My only problem with her is that she was too trusting. She jumped on the chance to trust Idris and the rebels-which is understandable- but they could have been tricking her! I was expecting Idris to be like -haha sike- at any point.



When we are introduced to Maram, she is as cruel as possible. Cold, condescending, she made a great villain because she had her secrets and there were flashes of vulnerabilities we could try to decipher. But as the story goes on, Amani slowly wins the princess’s affections and Maram begins to show a softer side to her. I can kind of relate to Maram, which utterly surprised me. I am black/white so I know how it feels to be tied between two races and to be hated for choosing one side over the other.

Maram is a complex villain which is a juxtaposition from her father, the King. We know little about the King expect that he is ruthless, which makes him a caricature rather than a character.  But towards the end, Amani does not even consider her evil but rather as a sister.



Okay, so Idris role is pretty much to be “beautiful and tragic’ all the time and that’s about it. If Amani is not ogling his naked chest then she is pitying him.

He is charming, cute, sweet, lovable…. and why did I find that so BORING? I wanted someone who was burning with hopeless rage, leading the rebels, stealing guns, just about anything than just sitting around and being cute.  Like I get it, the Vathex court is soooooo soooooo cruel but where was the fight in him?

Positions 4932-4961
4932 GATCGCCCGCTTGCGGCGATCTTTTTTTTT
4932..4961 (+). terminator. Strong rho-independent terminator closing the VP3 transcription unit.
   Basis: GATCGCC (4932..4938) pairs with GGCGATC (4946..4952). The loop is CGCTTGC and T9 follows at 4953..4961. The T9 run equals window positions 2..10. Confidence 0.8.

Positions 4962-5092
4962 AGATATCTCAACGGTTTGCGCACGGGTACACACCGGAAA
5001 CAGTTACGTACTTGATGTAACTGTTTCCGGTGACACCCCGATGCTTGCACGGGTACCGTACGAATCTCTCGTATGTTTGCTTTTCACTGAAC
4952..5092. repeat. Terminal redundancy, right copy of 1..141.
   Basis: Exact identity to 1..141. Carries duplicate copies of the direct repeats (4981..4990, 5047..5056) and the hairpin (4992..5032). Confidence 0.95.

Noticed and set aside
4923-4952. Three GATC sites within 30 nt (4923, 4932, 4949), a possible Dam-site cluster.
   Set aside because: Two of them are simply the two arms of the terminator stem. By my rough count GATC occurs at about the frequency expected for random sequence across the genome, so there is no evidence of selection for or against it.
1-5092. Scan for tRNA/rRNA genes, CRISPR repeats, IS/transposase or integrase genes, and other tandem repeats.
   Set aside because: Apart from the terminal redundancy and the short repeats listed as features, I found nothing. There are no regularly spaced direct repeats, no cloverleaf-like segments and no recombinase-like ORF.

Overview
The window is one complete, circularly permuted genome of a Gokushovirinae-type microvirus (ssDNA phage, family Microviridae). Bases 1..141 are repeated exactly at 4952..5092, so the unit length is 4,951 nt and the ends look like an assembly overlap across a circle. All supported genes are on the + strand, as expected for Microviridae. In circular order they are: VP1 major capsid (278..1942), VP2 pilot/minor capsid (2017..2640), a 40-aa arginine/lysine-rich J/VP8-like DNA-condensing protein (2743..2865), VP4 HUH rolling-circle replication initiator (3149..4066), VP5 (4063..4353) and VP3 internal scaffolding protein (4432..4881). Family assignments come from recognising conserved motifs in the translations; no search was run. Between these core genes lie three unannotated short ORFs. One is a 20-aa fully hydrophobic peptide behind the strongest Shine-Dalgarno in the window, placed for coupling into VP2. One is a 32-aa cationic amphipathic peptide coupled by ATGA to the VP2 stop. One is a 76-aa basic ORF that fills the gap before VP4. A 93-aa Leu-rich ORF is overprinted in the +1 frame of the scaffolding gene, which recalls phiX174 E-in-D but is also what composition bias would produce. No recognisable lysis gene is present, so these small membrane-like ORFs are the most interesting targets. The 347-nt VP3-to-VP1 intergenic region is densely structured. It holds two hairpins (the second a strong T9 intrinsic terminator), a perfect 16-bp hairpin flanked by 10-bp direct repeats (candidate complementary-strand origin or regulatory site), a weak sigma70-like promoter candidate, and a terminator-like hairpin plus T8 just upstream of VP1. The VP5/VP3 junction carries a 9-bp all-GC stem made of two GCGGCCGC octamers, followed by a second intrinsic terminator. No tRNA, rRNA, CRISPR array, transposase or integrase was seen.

We do not get a clear understanding of his and Maram’s relationship because it was mentioned that they are good friends but Idris never mentions any topic him and Maram share to Amani.

I of course feel horrible for him-to not only lose your family, people, lands, but also your culture and language… it’s colonialism at its worst. My heart clenched when Amani read his daan because he lost the language but other than that, he was pretty unremarkable.


The Romance

Don’t get me started…… oh, too late here I go.

I, Mecca-Amirah Jackson, love romance. I will literally go out of my way to not read a book because it was mentioned there is little to none in a book. I even read those silly chic-lit books because I need a good dose of romance once in awhile but I must say, THERE WAS NO NEED FOR ROMANCE IN THIS BOOK.

I said this about my Sky in the Deep Review as well. Sometimes, a plot can be going so well that there is no need to add a layer of romance because it can hinder the plot or pause the tension.

I of course thought it was sweet but it happened so fast. It should had continued to the next book and kept the suspense going at least.

It made sense for them to bound over their heritage but how can people fall in love so quickly especially if they have not spend so much time together? Or maybe that it is how it is for YA books now- this crazy, insta love thing. I personally cannot stomach that much nonsense.



The writing….it was so lush and beautiful and very descriptive.  There were at times where I could perfectly picture the scenes she painted with words and I liked the religious element to the story.

Will I read the next book… eh, only if I am bored.